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Keep heifer reproduction on track with these helpful hints

Glaucio Lopes Published on 27 April 2012
newborn calf and mother cow

It’s been noted over and over. Good heifer reproductive performance is essential to overall herd performance and profitability.

That’s because successful dairies have quality replacements entering the herd on time and at minimal cost. Plus, heifer reproductive performance can act as a signal to indicate the general function of total herd reproduction.

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However, it’s easy to overlook heifer reproduction and focus on the reproductive performance of lactating cows. After all, these animals generate income every day, while payback on your investment in heifers doesn’t begin to appear until after they’ve calved.

Whether or not your dairy struggles with reproductive performance, use the following recommendations to assess the effectiveness of your program and to determine where heifer reproductive performance can improve.

1. Focus on animal performance

While it’s important to keep heifer-raising costs in line, be careful not to skimp on heifer needs. Post-weaning heifers need to receive adequate nutrition so they achieve desired growth. For example, by 6 months old, heifers should average at least two pounds of gain per day.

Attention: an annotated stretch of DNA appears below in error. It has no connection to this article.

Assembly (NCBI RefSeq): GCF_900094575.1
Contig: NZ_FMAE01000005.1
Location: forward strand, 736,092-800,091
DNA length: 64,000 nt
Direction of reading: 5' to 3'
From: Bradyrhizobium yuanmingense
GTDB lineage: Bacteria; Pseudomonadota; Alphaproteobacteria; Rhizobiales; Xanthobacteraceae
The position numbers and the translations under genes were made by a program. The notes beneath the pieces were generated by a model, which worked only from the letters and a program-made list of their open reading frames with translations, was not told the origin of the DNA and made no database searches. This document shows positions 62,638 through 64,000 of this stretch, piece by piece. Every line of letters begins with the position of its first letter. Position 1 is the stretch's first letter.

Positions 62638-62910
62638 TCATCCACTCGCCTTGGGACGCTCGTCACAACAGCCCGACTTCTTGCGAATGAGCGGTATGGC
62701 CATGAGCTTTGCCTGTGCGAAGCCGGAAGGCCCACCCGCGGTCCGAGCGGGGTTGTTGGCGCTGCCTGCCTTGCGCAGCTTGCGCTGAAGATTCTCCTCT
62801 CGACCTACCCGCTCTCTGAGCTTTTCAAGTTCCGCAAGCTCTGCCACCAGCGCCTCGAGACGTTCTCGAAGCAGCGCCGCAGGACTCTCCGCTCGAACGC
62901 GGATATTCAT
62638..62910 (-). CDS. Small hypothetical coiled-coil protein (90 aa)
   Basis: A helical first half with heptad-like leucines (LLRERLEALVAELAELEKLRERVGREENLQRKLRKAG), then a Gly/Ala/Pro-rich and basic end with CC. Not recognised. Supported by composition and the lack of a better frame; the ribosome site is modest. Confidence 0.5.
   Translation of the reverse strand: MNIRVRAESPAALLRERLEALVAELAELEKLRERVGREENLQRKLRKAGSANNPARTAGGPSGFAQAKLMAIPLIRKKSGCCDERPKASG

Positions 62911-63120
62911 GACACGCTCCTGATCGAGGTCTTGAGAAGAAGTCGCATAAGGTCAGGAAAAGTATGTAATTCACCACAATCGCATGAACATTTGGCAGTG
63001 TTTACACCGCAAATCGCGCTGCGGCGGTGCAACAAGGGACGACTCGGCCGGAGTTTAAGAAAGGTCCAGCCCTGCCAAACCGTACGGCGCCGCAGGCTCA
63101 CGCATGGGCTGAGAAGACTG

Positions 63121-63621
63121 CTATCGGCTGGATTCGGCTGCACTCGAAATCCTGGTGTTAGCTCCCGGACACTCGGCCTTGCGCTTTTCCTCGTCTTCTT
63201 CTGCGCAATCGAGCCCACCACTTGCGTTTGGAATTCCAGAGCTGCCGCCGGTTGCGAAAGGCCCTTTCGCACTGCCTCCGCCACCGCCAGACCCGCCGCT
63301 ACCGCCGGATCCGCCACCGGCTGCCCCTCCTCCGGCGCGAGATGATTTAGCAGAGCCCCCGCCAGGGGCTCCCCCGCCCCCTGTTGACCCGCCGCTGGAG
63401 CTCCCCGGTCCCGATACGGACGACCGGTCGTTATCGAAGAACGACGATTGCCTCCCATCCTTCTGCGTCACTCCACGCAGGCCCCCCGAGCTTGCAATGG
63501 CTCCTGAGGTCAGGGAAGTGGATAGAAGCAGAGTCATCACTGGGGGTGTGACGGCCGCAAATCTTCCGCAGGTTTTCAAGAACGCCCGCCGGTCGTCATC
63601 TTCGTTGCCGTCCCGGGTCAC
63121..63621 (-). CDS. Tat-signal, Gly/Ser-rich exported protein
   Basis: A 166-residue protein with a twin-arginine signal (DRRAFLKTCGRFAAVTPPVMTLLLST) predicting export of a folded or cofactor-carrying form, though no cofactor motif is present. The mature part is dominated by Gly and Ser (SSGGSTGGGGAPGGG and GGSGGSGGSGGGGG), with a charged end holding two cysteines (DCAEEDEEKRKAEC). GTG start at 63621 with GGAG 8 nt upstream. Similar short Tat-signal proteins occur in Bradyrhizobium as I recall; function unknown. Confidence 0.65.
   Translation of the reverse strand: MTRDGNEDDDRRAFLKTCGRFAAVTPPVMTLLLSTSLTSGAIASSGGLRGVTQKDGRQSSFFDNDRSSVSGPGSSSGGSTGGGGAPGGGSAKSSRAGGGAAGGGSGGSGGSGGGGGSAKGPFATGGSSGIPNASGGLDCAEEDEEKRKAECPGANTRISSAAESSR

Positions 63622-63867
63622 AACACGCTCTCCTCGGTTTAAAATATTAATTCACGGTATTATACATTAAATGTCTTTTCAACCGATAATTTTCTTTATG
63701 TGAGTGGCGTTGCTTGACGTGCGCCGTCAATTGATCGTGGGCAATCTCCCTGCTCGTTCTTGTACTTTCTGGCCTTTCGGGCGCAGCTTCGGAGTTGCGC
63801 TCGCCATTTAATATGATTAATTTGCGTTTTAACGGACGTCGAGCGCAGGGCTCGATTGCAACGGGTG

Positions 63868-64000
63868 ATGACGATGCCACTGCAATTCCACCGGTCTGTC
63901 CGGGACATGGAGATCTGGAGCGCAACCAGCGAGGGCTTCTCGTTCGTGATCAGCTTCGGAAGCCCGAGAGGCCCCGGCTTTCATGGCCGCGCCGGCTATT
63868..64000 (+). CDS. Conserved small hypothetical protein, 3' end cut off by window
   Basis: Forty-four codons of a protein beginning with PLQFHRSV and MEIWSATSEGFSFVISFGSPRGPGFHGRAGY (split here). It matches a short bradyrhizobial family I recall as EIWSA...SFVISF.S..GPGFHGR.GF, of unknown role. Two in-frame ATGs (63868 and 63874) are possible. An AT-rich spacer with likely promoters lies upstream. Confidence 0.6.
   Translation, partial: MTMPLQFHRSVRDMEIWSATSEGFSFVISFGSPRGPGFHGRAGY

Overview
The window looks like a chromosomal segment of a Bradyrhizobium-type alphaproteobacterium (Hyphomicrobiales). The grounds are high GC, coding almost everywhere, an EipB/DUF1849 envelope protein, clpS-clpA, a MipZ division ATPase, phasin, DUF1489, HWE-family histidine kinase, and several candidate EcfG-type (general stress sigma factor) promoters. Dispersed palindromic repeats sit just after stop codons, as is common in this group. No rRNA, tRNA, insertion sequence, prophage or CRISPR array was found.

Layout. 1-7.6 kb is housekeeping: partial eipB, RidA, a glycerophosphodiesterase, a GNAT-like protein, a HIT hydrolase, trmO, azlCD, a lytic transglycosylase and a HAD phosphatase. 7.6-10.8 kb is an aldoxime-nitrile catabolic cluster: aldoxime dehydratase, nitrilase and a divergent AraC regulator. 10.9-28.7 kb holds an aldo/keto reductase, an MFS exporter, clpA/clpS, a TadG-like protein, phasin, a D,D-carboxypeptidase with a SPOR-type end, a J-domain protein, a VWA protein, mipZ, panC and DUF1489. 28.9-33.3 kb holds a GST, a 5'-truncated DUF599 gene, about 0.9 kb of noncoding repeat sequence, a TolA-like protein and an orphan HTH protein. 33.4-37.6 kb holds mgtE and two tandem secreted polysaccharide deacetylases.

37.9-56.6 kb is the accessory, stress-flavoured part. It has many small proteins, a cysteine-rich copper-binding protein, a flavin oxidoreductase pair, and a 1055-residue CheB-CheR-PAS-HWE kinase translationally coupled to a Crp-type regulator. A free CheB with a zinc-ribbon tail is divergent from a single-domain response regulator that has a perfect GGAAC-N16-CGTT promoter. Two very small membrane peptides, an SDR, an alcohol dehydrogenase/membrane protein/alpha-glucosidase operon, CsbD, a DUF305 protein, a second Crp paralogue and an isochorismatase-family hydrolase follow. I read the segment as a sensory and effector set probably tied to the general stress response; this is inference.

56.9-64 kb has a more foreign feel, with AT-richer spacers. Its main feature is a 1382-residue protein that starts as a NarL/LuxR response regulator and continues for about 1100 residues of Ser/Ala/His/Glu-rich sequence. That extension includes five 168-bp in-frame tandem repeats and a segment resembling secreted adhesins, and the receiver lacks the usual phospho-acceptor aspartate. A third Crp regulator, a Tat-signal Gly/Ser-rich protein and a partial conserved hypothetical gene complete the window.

Monitor average daily gains per pen and work with your nutritionist to develop best-cost rations that prevent stunted or overconditioned heifers. Animals on either end of this spectrum do not reach their production potential when they become lactating cows, nor do they offer the efficient, cost-effective growth needed to excel in today’s dairy economic environment.

Research shows that every month calving is delayed beyond a 22-month target costs you about $190 per animal due to lost production, fewer days of productive life and additional rearing costs.

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If you have problems with your heifers achieving or exceeding desired weight gains, it may be time to meet with your nutritionist and rework – or at least re-evaluate – your rations.

2. Assess stocking rates

Once you’ve established that basic ration needs are being met, assess stocking rates. In herds that struggle with heifer reproductive performance, stocking density can play a key role in solving problems.

Keep stocking densities below 125 percent in raising pens or pens with pregnant heifers to prevent animals from competing too much for feed. This ensures each heifer receives adequate nutrition for growth and development.